Coming Home: Mishaps provide plenty of storiesI’m accident-prone. Klutzy. Awkward. Graceless. It’s no secret. If you know me, you’ve witnessed it. It’s a quality I’ve possessed since my first trip to the emergency room at 10 years old after my entry in the local youth rodeo went wrong.
By: Jessie Veeder, INFORUM
I’m accident-prone. Klutzy. Awkward. Graceless.
It’s no secret. If you know me, you’ve witnessed it. It’s a quality I’ve possessed since my first trip to the emergency room at 10 years old after my entry in the local youth rodeo went wrong.
And it’s stuck with me throughout the years, a broken finger here, a twisted ankle there, a bump on the head from sneezing into a table and understanding that when I step out of a booth at a restaurant, the high heels I haven’t worn for months likely will send me face first, skirt up, in a room full of strangers.
Yes, I live my life understanding this about myself, so after years of suffering from these familiar mishaps, if I’m not hurt too bad, I’ve learned to laugh.
It’s pretty funny most of the time, especially when the embarrassing or life-threatening situation is in your past and you’ve come out on the other end alive.
Because we all need stories that begin with an ordinary day and end with a broken arm and death defied. We all need reasons for our cousins to give us nicknames like “Tuck ‘n Roll.”
So, here we go, I was 13 and helping my dad get the horses in from the big pasture where they were grazing a long way from home. We took the pickup and a couple grain buckets out to call them in, but when they ignored our coaxes, we were forced to improvise.
Dad suggested I lead the horses to the barnyard by getting on my old red mare and riding her in. The fact that we didn’t pack a bridal on this quest made me a little nervous, but it didn’t deter my father. He was a rancher used to working with limited supplies, so he fashioned one out of an old piece of twine.
Well, you can see where this is going, a young, gangly girl on the back of a mare in a herd of 10 horses that had been out on green grass for a week.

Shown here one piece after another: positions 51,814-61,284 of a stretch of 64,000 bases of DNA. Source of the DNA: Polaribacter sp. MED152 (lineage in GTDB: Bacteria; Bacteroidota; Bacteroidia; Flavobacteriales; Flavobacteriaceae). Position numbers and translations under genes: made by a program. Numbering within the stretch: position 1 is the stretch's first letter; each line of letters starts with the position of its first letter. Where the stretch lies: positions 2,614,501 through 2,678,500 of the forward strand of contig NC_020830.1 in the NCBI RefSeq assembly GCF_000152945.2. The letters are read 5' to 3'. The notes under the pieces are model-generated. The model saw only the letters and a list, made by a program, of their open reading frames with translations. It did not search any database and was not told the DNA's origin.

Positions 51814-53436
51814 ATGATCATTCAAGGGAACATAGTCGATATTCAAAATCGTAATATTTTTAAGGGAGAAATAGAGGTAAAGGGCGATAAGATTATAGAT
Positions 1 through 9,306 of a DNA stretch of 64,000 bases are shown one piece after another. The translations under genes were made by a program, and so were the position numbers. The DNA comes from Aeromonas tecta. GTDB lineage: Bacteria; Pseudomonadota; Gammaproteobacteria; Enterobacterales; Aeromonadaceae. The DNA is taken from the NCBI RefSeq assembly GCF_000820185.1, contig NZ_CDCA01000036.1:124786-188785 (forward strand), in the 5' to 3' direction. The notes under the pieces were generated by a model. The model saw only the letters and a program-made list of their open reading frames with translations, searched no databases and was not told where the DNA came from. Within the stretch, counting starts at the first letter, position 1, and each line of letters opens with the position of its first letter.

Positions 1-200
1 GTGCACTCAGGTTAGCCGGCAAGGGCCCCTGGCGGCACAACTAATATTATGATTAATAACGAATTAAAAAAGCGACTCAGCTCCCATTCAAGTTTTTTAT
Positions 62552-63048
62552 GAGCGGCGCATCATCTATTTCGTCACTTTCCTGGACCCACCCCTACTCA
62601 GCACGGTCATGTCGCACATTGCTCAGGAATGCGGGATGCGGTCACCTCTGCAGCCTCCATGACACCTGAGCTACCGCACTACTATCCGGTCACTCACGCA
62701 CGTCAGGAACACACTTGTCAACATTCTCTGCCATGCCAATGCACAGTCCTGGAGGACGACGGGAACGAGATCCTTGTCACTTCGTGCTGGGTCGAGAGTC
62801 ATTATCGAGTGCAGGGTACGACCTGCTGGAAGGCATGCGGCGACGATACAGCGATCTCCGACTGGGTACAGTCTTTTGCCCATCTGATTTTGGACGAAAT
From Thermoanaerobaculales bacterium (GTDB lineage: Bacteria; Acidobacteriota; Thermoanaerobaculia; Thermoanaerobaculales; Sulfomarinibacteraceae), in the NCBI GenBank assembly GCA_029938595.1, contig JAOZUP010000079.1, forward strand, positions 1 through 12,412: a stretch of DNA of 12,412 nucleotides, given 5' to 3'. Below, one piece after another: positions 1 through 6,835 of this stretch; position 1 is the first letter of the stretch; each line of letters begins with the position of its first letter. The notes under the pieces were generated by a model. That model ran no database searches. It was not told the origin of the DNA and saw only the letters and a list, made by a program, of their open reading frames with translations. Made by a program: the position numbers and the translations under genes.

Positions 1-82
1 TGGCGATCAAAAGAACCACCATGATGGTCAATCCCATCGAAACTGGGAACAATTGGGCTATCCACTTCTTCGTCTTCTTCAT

Nothing could possibly go wrong.
I pointed that horse toward the barn, starting at a walk before she began to pick up the pace; working herself up to a trot and then a full-out run as I clung to her bare back and pulled frantically on my homemade bridal.
But it was no use. The loop that had once been strung around that horse’s nose had adjusted in the commotion and I now was attempting to gain control of a 1,200 pound animal with a mind of her own using a piece of string connected to nothing but air while the rest of the horses followed behind, bucking, kicking, snorting and stomping as I tried to remain calm in the middle of a stampede.
I was certain death was upon me, so I quickly weighed my options before making the final decision to bail, as if hitting the ground on purpose couldn’t possibly be as life-altering as hitting it by accident.
Turns out hitting the ground is hitting the ground, especially when you abandon all protective moves designed to save your fragile body, like, you know, “tucking” and “rolling.”
But that’s what I did. I hit the ground. Hard.
And I broke my wrist, spent an evening in surgery, a summer in a cast, and currently am in the middle of a life where the use of my left arm is limited, especially when the humidity’s high and a storm’s brewing, an old injury flare-up that I hold responsible for the incident that ended with my head stuck in a ladder a few years back.
Yes, I’m accident-prone. It’s a quality I’ve accepted and one that recently has found me tipped over backwards in a bucket full of grout-water and overflowing my gas tank at the local Cenex in the pouring rain while a trucker munching on a Snickers bar sauntered over to my side to declare my mishap an environmental hazard.
I would have told him he’s an environmental hazard if the years haven’t proved over and over again that it’s true. The hazard is me.
Yes, we all need embarrassing stories, I’m just lucky enough to get a new one every week.
Jessie Veeder is a musician and writer living with her husband on a ranch near Watford City, N.D. Readers can reach her at firstname.lastname@example.org.